https://goo.gl/XuXgyG
———————————————————————————
7. Big Ships for Big Pharma
The transportation of pharmaceutical products in reefer equipment is subject to the particularly strict guidelines of the Good Distribution Practice (GDP) scheme.  Hamburg Süd will be meeting the requirements with regard to calibration processes as of July and therefore be able to respond flexibly to corresponding customer wishes. The guidelines for GDP are specified by the World Health Organization as well as the European Commission. They stipulate that the temperature-regulating sensors of the reefer machinery not only monitor each other automatically, but also that calibration has to take place, and be documented.
———————————————————————————
8. Fuel to Tax Row Fire
Two studies have added fuel to the fire which has been smouldering between the Greek government and the country’s shipping community and the European Commission and German Finance minister Wolfgang Schauble. Indeed, the studies appear to reveal the underlying causes of a growing rift between Europe’s maritime powerhouses, Greece and Germany, on the Greek institutional framework for oceangoing shipping. The Greek argument remains that the country’s booming shipping sector is not paying less taxes than its competitive counterparts, but that it is paying more.
———————————————————————————
9. No Show Fine Nightmare
Online booking platform iContainers warns that new “no show” charges by box lines are a “potential nightmare” for freight forwarders. Shippers cancelled container bookings at the last minute are a longstanding problem for shipping lines and recently the likes of CMA CGM, Maersk Line and Hapag-Lloyd have started to introduce “no show” penalty fees for the late cancellation of bookings on some trades. iContainers noted that while this was the right move for container lines for it could be an “accounting nightmare” for ocean transport intermediaries (OTIs) and NVOCCs acting as the middle man between shippers and lines.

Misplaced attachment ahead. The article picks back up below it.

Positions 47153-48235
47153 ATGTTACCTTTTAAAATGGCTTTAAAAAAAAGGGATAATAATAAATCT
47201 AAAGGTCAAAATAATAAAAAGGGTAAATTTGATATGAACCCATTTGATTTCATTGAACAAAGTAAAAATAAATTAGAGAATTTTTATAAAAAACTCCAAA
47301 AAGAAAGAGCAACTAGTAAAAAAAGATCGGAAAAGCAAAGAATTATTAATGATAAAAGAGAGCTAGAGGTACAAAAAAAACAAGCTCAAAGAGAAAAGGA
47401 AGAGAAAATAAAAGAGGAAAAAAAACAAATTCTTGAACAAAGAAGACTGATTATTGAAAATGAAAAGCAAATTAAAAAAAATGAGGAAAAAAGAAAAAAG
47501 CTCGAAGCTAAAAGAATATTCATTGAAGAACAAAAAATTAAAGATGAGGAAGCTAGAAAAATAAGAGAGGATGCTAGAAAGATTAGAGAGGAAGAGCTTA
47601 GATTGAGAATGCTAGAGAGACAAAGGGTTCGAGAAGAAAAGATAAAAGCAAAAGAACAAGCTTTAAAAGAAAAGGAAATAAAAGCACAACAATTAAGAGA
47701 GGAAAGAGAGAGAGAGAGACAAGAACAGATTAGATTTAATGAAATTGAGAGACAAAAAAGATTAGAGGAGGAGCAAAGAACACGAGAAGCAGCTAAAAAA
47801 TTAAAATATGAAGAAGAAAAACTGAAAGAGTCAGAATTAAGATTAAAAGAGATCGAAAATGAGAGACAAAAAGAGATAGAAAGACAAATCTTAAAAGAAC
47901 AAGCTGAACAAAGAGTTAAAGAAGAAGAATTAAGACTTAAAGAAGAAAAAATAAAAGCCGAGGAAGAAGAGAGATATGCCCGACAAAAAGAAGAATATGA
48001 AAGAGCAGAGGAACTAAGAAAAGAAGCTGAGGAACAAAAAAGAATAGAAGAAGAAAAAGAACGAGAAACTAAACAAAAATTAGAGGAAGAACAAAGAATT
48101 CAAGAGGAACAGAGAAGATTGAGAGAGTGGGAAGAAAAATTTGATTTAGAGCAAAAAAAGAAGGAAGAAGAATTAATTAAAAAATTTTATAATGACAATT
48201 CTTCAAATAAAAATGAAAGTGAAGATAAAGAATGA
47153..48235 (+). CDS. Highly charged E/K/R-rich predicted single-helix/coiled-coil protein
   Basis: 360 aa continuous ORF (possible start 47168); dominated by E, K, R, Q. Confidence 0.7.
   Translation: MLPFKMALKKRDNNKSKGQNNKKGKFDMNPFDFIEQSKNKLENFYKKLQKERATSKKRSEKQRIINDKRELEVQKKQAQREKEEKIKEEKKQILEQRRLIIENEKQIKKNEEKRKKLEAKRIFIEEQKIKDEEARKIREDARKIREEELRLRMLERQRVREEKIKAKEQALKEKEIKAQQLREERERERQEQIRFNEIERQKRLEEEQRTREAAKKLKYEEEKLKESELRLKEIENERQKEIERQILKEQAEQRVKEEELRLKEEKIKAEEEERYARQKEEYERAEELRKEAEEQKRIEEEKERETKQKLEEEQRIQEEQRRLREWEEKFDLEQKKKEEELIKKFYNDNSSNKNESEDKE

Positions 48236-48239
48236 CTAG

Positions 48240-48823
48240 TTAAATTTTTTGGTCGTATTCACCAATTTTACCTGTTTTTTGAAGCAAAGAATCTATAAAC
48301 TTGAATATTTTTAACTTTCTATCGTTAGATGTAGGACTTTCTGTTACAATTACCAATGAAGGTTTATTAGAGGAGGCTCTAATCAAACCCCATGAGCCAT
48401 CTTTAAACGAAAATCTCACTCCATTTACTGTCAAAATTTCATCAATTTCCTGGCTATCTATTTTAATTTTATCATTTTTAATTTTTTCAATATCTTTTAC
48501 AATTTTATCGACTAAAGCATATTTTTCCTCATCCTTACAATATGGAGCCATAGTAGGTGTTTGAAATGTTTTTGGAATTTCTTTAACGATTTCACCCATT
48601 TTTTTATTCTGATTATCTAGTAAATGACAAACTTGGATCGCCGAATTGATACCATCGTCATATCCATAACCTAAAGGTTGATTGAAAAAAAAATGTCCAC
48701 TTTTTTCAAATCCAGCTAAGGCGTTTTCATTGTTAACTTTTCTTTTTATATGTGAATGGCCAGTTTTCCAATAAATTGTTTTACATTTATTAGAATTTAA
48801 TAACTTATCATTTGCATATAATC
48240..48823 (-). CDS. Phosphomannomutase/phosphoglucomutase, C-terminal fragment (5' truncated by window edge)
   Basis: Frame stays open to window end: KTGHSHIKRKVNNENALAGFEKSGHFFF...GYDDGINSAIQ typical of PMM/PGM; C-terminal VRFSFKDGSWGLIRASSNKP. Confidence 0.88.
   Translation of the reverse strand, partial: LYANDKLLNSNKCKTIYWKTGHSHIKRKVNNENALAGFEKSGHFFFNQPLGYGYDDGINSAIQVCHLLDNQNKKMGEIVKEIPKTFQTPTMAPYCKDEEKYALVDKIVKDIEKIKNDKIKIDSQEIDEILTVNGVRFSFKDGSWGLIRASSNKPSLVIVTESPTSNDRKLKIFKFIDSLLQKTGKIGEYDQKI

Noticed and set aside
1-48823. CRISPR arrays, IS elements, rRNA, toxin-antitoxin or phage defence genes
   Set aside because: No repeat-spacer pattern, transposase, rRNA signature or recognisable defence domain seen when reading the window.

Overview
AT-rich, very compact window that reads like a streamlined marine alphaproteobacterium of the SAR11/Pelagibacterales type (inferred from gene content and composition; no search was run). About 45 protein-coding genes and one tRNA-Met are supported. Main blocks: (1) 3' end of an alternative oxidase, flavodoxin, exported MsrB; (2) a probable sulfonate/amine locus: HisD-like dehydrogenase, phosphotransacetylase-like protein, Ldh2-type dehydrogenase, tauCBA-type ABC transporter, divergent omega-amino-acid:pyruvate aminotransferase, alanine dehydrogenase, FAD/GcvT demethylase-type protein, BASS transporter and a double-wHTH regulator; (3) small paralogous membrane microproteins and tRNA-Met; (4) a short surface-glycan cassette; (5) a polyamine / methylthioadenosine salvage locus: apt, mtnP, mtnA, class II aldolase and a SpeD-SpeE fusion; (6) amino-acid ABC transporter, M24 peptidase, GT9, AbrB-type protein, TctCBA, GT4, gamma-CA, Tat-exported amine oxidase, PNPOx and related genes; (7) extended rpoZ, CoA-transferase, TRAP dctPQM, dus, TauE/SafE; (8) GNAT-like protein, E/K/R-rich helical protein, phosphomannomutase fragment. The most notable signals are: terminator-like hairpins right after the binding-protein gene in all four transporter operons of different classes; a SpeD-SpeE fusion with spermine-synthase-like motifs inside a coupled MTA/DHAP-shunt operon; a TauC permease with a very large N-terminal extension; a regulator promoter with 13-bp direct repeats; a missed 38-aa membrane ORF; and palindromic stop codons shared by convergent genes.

———————————————————————————

10. Huge Cocaine Seizure
More than 370 kg of suspected cocaine were seized in Canada’s Port of Montreal, according to the Canada Border Services Agency (CBSA). The illicit cargo was found in a marine container on June 20, 2017, carried to Montreal aboard a vessel arriving from Mexico. CBSA officers assigned to the examination of goods in the port located the drugs concealed inside steel and aluminium cylindrical rolls. The container had been targeted by the CBSA for inspection based on a risk and intelligence analysis. The seized cocaine is estimated to be worth over CAD 18 million, making it one of the biggest interceptions in recent years.
goo.gl/Jgz1ka
———————————————————————————

Daily news feed from Seacurus Ltd – providers of MLC crew insurance solutions  www.seacurus.com

 

Best regards,

S Jones
Seacurus Ltd

 

Registered in England No. 5201529

Authorised and regulated by the Financial Conduct Authority
A Barbican Group company
 

Telephone: +44 191 4690859
Facsimile:  +44 191 4067577

Email: sjones@seacurus.com
Website: www.seacurus.com

 

Registered Office: Suite 3, Level 3,
Baltic Place West, Baltic Place,
South Shore Road,
Gateshead,
NE8 3BA,
United Kingdom

 

This message, and any associated files, are intended only for the use of the individual or entity to which it was addresses and may contain information that is confidential, subject to copyright or constitutes a trade secret. If you are not the intended recipient you are hereby notified that any dissemination, copying or distribution of this message, or files associated with this message, is strictly prohibited. If you have received this message in error, please notify us immediately.

0 Comments

Leave a reply

©2020 InterManager - Promoting Excellence In Ship Management

Log in with your credentials

Forgot your details?